THE PROTECTION OF NIAGARA FALLS

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  • 131 FEBRUARYI, 19291 SCIENCE

    extended to all women interested in science and about eighty were present, representing thirty-seven institu- tions. Lua A. Minns told of the history of the organization, and Rosalie Slaughter Morton spoke briefly of her hospital experiences in southeastern Europe. Regina S. Riker spoke on the "Opportuni- ties for Women in Science in Western Europe."

    SCIENTIFIC EVENTS MEMORIAL TO PROFESSORS BAYLISS AND

    STARLING PROFESSORC. LOVATT EVANS, F.R.S., of Univer-

    sity College, London, the secretary and treasurer of the fund to provide a fitting memorial to the late Professors Sir William M. Bayliss and Ernest H. Starling, of University College, London, writes that the committee wishes to express its deep feeling of gratitude to the American workers who have con-tributed very generously to this fund, and to inform them that the objects which the committee had in view will be capable of realization. The sum raised will, with interest, have reached over 62,600 u p to the end of January, and it will be interesting to all American physiologists to know the purpose to which it has been decided to apply the fund.

    A small part has been employed in the preparation of a simple memorial tablet bearing the words:

    WILLIAM MADDOCK BAYLISS, F.R.S.,

    1860 1924

    ERNEST HENRY STARLING, F.R.S.,

    1866 1927

    This tablet will be placed in the entrance hall of the physiological department above the bust of William Sharpey. Almost the whole of the sum, however, will be transferred to the University of London to be held in trust for University College for the creation of a Bayliss and Starling Student- ship for the purpose of enabling a selected person from any university to acquire a knowledge of physiology and biochemistry as a preliminary to undertaking research work in those subjects. The governing body of University College has offered to assist the scholarship in a very material way by remitting all fees for instruction payable by the selected candidate, so that practically the whole of the interest on the money will be available for the payment of a selected scholar.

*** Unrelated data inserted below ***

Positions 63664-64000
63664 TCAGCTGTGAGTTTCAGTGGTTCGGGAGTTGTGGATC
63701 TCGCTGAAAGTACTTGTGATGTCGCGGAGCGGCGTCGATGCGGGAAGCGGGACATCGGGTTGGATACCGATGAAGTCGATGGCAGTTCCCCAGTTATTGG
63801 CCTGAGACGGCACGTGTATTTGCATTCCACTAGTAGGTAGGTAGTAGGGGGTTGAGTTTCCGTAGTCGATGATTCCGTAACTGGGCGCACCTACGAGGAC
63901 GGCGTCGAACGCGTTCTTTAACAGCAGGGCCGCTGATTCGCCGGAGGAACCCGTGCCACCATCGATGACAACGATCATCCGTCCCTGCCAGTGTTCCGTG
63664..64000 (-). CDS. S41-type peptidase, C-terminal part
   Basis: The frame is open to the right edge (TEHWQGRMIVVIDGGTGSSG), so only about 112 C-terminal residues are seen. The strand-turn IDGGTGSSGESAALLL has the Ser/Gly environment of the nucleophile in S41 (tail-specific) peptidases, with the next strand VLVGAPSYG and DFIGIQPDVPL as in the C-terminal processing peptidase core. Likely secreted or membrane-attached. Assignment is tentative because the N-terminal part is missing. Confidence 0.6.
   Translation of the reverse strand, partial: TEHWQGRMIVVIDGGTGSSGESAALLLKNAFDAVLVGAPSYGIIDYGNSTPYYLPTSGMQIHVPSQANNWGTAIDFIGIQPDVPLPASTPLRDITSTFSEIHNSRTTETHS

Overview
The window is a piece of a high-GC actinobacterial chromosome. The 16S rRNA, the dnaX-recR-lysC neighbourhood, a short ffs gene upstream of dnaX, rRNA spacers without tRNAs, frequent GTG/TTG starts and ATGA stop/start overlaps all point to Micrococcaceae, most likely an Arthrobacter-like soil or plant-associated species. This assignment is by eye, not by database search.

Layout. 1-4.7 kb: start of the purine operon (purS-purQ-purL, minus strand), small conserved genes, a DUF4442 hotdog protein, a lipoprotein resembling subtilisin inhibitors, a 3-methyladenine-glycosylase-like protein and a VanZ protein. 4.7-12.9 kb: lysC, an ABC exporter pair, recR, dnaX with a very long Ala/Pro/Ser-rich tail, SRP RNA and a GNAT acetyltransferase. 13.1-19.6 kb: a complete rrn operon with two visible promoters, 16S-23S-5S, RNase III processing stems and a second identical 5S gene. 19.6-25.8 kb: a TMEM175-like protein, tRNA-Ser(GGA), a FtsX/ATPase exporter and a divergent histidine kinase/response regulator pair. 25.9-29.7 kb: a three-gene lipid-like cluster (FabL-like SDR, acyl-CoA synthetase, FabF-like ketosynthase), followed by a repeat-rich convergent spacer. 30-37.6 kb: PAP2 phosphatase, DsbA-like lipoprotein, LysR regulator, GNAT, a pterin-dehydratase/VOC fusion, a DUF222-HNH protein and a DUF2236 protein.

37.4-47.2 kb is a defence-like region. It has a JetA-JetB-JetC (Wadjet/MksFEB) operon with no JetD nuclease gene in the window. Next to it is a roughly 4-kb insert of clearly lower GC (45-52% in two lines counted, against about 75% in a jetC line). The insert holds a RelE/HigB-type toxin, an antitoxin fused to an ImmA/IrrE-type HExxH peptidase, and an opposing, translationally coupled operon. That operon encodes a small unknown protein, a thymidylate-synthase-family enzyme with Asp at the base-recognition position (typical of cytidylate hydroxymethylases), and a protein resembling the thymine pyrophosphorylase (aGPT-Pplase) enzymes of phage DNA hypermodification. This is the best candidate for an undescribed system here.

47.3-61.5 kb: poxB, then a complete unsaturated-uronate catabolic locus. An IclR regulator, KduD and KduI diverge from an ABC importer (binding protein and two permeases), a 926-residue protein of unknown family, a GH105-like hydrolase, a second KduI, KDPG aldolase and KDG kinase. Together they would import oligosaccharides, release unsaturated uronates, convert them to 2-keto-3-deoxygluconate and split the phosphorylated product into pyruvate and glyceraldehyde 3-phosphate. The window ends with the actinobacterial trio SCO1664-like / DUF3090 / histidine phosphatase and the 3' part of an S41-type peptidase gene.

THE CENTENARY OF THE ZOOLOGICAL SOCIETY OF LONDON

    ALTHOUGH,as pointed out in the London Times, the Zoological Society of London was founded in 1826, and there were animals on public view in the Gardens

    in Regent's Park before the end of that year, it was not until 1829 that a Royal Charter was granted. The council accordingly decided to celebrate the centenary this year. The full arrangements have not yet been made, but it is anticipated that the annual general meeting on April 29 will be attended by representa- tives of other societies in this country and abroad. It is also proposed to hold an evening reception for the 8,000 odd fellows and their guests in the gardens on an evening in the middle of summer.

    The secretary of the society is preparing a history for publication during the year in which the origin and the more important events in the general and scientific work of the society will be described. Although there have been ups and downs in pros-' perity, the general trend has been towards progress, especially in the last 25 years, notwithstanding the in- tervention of the Great War, which arrested all prog- ress for a time. Last year was the most prosperous in the whole history of the gardens in respect of the number of visitors, revenue and general activity.

    I n connection with the centenary a special work of considerable general and scientific interest is in active preparation. This consists of a list of every species of mammal, bird, reptile, batrachian and fish that has been exhibited alive in the garden since their founda; tion. The Eorrect scientific name, the various syno-' nyms and local or popular names for each species will be given, as well as references to the proper scientific description and to published figures where these can be found. It is hoped that this list will be of general utility and will serve to prevent much confusion of terminology. Major Stanley S. Flower has under- taken the mammals and reptiles, Dr. Q. C. Low the birds, Dr. Malcolm Smith the batrachians and Mr. E. O. Boulenger the fishes. THE PROTECTION OF NIAGARA FALLS ANNOUNCEMENTof the signing of the convention

    between the United States and Canada to protect the scenic bewty of Niagara Falls was made a t the De- partment of State on January 3. It was accompanied by a brief explanation that the proposed remedial works follow closely recommendations made by the special International Niagara Falls Board, composed of prominent American and Canadian engineers, cre- ated by the two governments in 1926 to make a close study of what steps should be taken jointly by the United States and Canada to preserve the falls. I n addition to the proposed protective works, the conven- tion authorizes a temporary diversion of an additional amount of water on each side of the boundary not to exceed 20,000 cubic feet a second for the purpose of determining the efficiency of the remedial works In accomplish the purposes for which they are to be con- structed.

  • SCIENCE [VOL. LXIX, NO. 1779